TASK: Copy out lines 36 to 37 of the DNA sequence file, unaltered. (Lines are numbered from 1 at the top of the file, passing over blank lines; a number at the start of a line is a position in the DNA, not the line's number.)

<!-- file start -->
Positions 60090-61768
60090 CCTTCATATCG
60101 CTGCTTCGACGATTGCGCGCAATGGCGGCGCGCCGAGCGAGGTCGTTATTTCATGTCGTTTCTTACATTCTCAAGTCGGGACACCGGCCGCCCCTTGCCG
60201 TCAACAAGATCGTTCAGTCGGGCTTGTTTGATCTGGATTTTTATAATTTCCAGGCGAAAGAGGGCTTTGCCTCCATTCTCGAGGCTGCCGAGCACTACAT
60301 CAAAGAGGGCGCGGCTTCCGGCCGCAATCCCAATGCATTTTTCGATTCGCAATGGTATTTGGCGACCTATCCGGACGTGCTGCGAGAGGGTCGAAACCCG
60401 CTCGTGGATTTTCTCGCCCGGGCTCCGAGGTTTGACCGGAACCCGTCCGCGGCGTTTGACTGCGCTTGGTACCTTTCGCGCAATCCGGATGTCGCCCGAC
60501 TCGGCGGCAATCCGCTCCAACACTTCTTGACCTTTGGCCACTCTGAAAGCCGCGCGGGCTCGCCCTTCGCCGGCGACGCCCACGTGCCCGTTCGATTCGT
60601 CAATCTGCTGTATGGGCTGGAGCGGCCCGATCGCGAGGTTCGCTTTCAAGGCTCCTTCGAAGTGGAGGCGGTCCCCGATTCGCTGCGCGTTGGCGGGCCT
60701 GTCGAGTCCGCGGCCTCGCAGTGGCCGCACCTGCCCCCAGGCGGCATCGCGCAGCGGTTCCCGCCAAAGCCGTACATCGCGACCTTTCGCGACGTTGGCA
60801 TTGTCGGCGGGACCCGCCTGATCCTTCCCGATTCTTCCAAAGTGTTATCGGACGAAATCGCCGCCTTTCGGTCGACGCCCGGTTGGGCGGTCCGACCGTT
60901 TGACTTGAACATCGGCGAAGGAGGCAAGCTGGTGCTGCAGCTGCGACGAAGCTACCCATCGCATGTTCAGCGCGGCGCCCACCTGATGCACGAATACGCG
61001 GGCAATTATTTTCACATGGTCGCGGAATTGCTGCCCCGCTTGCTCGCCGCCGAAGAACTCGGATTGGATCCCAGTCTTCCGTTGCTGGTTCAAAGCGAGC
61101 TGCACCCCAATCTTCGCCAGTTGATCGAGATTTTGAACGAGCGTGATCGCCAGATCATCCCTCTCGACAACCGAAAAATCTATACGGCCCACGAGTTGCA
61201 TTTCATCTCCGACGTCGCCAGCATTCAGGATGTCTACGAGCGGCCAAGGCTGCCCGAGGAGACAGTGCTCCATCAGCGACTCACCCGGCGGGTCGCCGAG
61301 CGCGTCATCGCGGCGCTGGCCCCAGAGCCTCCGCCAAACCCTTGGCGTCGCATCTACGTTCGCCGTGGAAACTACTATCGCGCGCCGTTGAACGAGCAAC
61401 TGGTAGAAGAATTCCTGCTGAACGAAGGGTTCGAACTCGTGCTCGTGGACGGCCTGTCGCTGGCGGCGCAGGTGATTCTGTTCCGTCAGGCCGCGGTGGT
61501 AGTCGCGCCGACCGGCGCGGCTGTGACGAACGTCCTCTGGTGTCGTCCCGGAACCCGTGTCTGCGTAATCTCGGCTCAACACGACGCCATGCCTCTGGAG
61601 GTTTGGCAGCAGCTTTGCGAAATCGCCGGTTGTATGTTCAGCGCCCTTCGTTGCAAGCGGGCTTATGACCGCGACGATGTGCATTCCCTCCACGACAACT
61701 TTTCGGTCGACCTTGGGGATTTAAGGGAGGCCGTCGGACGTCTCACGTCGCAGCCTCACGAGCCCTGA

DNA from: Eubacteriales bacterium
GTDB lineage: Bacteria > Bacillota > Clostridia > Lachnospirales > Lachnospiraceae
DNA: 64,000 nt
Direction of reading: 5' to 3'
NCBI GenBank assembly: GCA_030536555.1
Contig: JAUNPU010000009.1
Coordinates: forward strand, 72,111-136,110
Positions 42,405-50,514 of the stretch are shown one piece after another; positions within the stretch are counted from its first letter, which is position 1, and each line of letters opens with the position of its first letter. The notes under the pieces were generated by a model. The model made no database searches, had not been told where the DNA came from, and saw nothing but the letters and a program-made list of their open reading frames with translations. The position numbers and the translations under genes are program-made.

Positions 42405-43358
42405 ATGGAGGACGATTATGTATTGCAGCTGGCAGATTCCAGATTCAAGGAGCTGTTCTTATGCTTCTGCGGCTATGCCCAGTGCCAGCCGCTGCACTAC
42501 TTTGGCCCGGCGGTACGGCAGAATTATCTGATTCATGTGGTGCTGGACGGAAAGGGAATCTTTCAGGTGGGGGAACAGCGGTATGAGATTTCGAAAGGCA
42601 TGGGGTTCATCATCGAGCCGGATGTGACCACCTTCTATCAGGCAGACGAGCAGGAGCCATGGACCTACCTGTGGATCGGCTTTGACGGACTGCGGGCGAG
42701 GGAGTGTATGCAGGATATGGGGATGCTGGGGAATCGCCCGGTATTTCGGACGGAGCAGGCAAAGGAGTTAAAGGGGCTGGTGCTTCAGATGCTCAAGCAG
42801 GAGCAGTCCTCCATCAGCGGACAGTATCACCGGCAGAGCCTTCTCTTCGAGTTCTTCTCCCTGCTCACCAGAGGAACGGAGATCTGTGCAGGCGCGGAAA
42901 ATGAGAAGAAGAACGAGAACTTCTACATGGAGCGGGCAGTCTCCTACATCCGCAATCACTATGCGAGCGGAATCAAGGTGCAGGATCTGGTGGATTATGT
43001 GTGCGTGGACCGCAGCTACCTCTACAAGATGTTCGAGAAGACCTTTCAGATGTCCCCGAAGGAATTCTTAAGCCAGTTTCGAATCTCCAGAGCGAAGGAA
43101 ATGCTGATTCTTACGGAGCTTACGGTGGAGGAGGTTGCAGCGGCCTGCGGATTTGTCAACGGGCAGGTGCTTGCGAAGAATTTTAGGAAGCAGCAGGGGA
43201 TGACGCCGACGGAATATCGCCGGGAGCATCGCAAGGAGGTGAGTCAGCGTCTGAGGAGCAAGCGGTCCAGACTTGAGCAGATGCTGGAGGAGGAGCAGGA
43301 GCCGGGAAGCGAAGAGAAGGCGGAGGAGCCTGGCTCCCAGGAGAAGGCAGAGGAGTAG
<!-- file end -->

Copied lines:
43101 ATGCTGATTCTTACGGAGCTTACGGTGGAGGAGGTTGCAGCGGCCTGCGGATTTGTCAACGGGCAGGTGCTTGCGAAGAATTTTAGGAAGCAGCAGGGGA
43201 TGACGCCGACGGAATATCGCCGGGAGCATCGCAAGGAGGTGAGTCAGCGTCTGAGGAGCAAGCGGTCCAGACTTGAGCAGATGCTGGAGGAGGAGCAGGA